Although there was no relationship to motor signs, we did find significant associations between a number of cognitive measures and cerebellar size. Multiple linear regression tests were performed, with the inherent likelihood that some results may be due to chance. However, the large number of significant relationships revealed is unlikely to be explained solely by chance effects. Also, the same linear regression analyses carried out using whole brain volume or cerebral white or grey matter volume as dependent variables did not show a similar pattern. Another potential limitation of the analysis, which may reduce the significance of some of the findings, is that assessment of the WISC-R and the K-ABC was carried out at 8 years, whereas the MRI scans were performed at 14–15 years. In addition, since WISC-R and K-ABC were not administered to a control group at 8 years, it is not possible to exclude the possibility that cerebellar volume might also be associated with these measures in a control population. However, other cognitive test variables (Schonnel reading age and digit span) that were performed at the time of scanning also showed significant relationships with cerebellar volume and these relationships were specific to the cases of subjects born very pre-term.
Although our findings do not prove a causal relationship they do add to the accumulating body of evidence implicating the cerebellum in cognition (Grafman et al., 1992; Appollonio et al., 1993; Molinari et al., 1997; Rao et al., 1997; Schmahmann and Sherman, 1998; Levisohn et al., 2000; Riva and Giorgi, 2000), language (Leiner et al., 1993; Cole, 1994; Silveri et al., 1994) and attention (Townsend et al., 1999) in addition to its motor functions. Focal cerebellar lesions in both adults (Schmahmann and Sherman, 1998) and children (Levisohn et al., 2000; Riva and Giorgi, 2000) produce a characteristic cognitive-affective syndrome consisting of deficits in executive function, visuospatial cognition and language and blunting of affect, or disinhibited or inappropriate behaviour. The overall result of these deficits is an overall decline in cognitive performance. Our results are consistent with this in that we find reduced cerebellar volume to be associated with reduced WISC-R and K-ABC scores in the subjects born very pre-term. More specifically, we find reduced cerebellar size to be associated with deficits in executive and visuospatial function (the block design and object assembly subtests of the WISC-R), and language (the Schonnel reading age, the similarities subtest of the WISC-R and the riddle interpretation, reading-decoding and reading-understanding subtests of the K-ABC). Our findings are therefore broadly consistent with the cerebellar cognitive-affective syndrome. However, there are some areas of discrepancy, e.g. Schmahman and Sherman (1998) reported deficits in the Boston naming test and the FAS verbal fluency test in their adult subjects with focal cerebellar lesions, whereas we find no association between these tests and cerebellar volume. The differing results may be a consequence of the different pathological processes at work in the two subject groups. In particular, the acute, focal, destructive lesions of the cerebellum described in relation to the cerebellar cognitive-affective syndrome are rather different from the more diffuse, chronic cerebellar pathology of the group of subjects born very pre-term.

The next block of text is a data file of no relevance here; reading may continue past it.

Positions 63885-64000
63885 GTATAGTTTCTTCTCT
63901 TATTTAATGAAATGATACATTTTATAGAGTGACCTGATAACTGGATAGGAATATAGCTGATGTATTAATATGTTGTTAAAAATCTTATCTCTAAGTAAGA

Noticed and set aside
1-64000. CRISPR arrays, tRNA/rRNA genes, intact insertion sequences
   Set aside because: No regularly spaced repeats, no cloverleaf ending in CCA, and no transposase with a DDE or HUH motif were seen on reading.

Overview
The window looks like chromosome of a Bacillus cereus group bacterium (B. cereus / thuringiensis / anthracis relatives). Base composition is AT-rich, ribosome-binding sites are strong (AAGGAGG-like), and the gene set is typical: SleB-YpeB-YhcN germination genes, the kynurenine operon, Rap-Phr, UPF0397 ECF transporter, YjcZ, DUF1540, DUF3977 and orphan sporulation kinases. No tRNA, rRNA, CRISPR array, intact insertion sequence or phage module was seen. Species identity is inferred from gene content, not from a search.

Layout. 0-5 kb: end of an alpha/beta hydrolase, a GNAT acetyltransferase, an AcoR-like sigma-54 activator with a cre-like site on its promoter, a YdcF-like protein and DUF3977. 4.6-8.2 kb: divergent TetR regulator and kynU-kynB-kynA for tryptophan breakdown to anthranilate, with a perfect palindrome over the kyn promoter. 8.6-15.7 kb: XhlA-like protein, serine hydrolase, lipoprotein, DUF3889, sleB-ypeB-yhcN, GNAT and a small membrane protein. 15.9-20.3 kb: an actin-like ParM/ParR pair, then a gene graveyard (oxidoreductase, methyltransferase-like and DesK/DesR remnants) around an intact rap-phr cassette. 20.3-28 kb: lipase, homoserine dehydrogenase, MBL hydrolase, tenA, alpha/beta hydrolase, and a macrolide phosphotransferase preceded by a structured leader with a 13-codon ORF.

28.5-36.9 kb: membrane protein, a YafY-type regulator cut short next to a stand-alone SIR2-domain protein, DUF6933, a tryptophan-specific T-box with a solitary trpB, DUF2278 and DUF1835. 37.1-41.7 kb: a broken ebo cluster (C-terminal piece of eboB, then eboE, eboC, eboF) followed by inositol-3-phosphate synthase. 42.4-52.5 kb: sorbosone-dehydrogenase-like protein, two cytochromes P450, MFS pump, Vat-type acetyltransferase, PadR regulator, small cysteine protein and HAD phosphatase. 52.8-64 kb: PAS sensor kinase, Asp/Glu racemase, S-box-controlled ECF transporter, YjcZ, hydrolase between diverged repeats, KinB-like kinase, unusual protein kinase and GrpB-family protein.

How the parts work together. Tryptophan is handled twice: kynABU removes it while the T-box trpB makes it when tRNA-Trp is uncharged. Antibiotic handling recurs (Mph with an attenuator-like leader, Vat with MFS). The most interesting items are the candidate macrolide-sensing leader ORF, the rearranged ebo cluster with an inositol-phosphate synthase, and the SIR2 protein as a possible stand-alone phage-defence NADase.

The cognitive deficits associated with pre-term birth may therefore be related to dysfunction in several neural systems, which include the cerebellum. There are anatomical connections from the cerebellum, via the thalamus, to sensorimotor cortex, dorsolateral and dorsomedial prefrontal cortex, Broca's area and limbic and parahippocampal areas. Leiner et al. (1993) suggest that the function of the cerebellum is to aid the performance of any area of the brain to which it has reciprocal connections. Subtle cerebellar abnormality causing a degree of cerebellar hypofunction could thus underlie the reduced performance of pre-term-born individuals in a number of different cognitive domains. It is also possible that basal ganglia abnormality may play a role in the motor and cognitive deficits of the individuals born very pre-term, given what is known about the function of these structures. The basal ganglia have not been assessed in this study and this may therefore also represent an avenue for further research.
In summary, we conclude that the smaller cerebellar volume of adolescents born very pre-term reflects a disruption of the normal development of this structure. We have not demonstrated a link between cerebellar volume and motor signs, possibly because of developmental compensation. We have, however, noted a relationship between cerebellar volume and performance on cognitive tests, including some tests of language function. This suggests that cerebellar pathology may, at least in part, underlie the cognitive impairments seen in those born very pre-term. In addition it provides further evidence in support of the general role of the cerebellum in cognition.
We wish to thank the subjects, the controls and their families who generously gave their time and energy to this study, Professor D. H. Miller and Dr D. McManus from the ION for organizing the MRI scanning, Jan Townsend and her team at University College Hospital Paediatrics Department for co-ordinating the follow-up of subjects, and Jenny Baudin, who carried out psychological assessments on the cohort at 8 years. We thank the NHS R and D and The Stanley Foundation for their support. The GE Signa scanner at the Institute of Neurology, London was funded by a grant from the Multiple Sclerosis Society of Great Britain and Northern Ireland.
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MatthewAllin, HideoMatsumoto, Alastair M.Santhouse, ChiaraNosarti, Mazin H. S.AlAsady, Ann L.Stewart, LarryRifkin, Robin M.MurrayBrain(2001)124 (1):
60-66DOI: http://dx.doi.org/10.1093/brain/124.1.60First published online: 1 January 2001 (7 pages)